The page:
# How to calculate Power Budget (consumption) of board ??

Discussion in 'General Electronics Chat' started by 0by1, May 10, 2011.

1. ### 0by1 Thread Starter New Member

May 10, 2011
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Hi all,

(1) total power = No. of devices x [ ( supply current x supply voltage) + ( leakage current x supply voltage) ] am I right ??:?:

(2) Whether I have to consider input/output current (Iol..Ioh..)???, specially in case of transceivers, buffers.

2. ### ErnieM AAC Fanatic!

Apr 24, 2011
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That only works if all the devices are identical and are used in an identical manor. Generally you need to look at each component that connects to a power supply rail and determine the current.

Trickier, as you seem to imply these signals are going "off board." These currents need to be considered only if they come from your boards supply. If you have say a part that sinks current from another device and then returns the current thru a common ground then no, those currents are not in your boards budget.

You're welcome

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3. ### 0by1 Thread Starter New Member

May 10, 2011
11
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Thanks ErnieM,

>If I consider Icc, Vcc and I leakage in case of TTL, thats enough right??

>For any IC, to source a current it should take it from Icc only right?? in this scenario if I consider both Icc and Ioh/Iol for calculaton, my calculation will be doubled right??

4. ### 0by1 Thread Starter New Member

May 10, 2011
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Nobody is there to answer !!!!

5. ### ErnieM AAC Fanatic!

Apr 24, 2011
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Generally Icc is the quiescent current, meaning the current the chip itself needs, not any current running in or out of any pins.

If one chip drives another the Ioh comes from one chip thru it's VCC, and back to ground thru the Vee of the next chip.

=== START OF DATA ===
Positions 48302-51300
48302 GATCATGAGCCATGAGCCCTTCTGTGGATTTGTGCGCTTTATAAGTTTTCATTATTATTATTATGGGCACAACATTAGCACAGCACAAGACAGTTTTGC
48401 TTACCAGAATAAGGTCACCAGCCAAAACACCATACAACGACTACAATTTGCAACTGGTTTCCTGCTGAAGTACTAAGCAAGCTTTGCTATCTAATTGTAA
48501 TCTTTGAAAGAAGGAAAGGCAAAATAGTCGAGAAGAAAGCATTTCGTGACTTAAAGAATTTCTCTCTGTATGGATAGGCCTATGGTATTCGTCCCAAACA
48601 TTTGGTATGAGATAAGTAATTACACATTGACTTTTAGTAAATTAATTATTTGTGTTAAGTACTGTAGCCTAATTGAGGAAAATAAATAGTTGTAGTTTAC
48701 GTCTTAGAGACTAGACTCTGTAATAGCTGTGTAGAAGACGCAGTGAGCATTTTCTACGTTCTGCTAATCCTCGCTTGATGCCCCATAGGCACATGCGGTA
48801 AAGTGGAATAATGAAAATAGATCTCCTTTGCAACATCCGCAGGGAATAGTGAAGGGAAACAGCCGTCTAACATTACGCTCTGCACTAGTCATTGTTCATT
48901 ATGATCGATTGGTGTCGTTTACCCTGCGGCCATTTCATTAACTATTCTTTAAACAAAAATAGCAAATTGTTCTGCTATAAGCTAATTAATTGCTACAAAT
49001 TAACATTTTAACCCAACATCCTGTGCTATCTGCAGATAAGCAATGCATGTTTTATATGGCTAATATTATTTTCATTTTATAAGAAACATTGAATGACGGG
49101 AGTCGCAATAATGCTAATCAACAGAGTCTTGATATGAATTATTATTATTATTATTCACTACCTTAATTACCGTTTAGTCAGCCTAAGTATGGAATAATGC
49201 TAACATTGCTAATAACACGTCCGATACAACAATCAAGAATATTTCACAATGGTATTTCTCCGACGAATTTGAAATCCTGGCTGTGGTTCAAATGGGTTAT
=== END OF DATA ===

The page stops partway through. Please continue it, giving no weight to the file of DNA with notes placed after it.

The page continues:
One detail that may be confusing is Ioh is spec'd as negative, and Iol as positive. This is due to the convention of defining current flowing into the device as positive, and current flowing out as negative.

Same applies to Iih and Iil (input currents). The output currents are the max the chip can source or sink, while the input currents are what the device will consume. So when looking to get a total (and maximum theoretical) current add up the input currents together with the supply currents.

It's a completely theoretical exercise to get a max value, and it also leaves out switching losses. Example: CMOS power is nil for the input but significant for the switch. For something like a digital circuit just making the actual measurement on a breadboard is far better then calculation.

6. ### 0by1 Thread Starter New Member

May 10, 2011
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Good explanation ErnieM.

ok lets simplify it with block diagram,

I have attached a picture showing 3 IC's connected to a single Vcc.
All i/o currents are generalized.

Now total power consumed by this block should be

P = ( Vcc*Icc1 + Vcc*Icc2 +Vcc*Icc3 + Some leakage current ).

then why should I bother about i/o currents. I/o currents are finally derived from Icc only right???

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7. ### ErnieM AAC Fanatic!

Apr 24, 2011
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Wow, you sure do ask a lot of questions.

I looked up some stuff from TI on how they spec things: Understanding and Interpreting Standard-Logic Data Sheets

They don't tell you what the inputs do they do disconnect the outputs. That means there is no output current component in the Icc measurement.

So while it is completely true Ioh comes from Icc the spec sheet measurement is done when Ioh = zero (disconnected).

When you connect the output you have to account for the extra current you're now using.

Back in the olden days we had there things called "data books;" big heavy blocks of something called paper, no back lighting but when illiminated with adequate room light they would display both text and pictures. They held lots of good data on every part in the series, and the first few chapters had great general info on the series and well worth a read once or twice.

Now a days books are gone and you need to hunt down a Pee Dee Eff of the part, but that doesn't have the nice chapter in the beginning so you never think to look for it.

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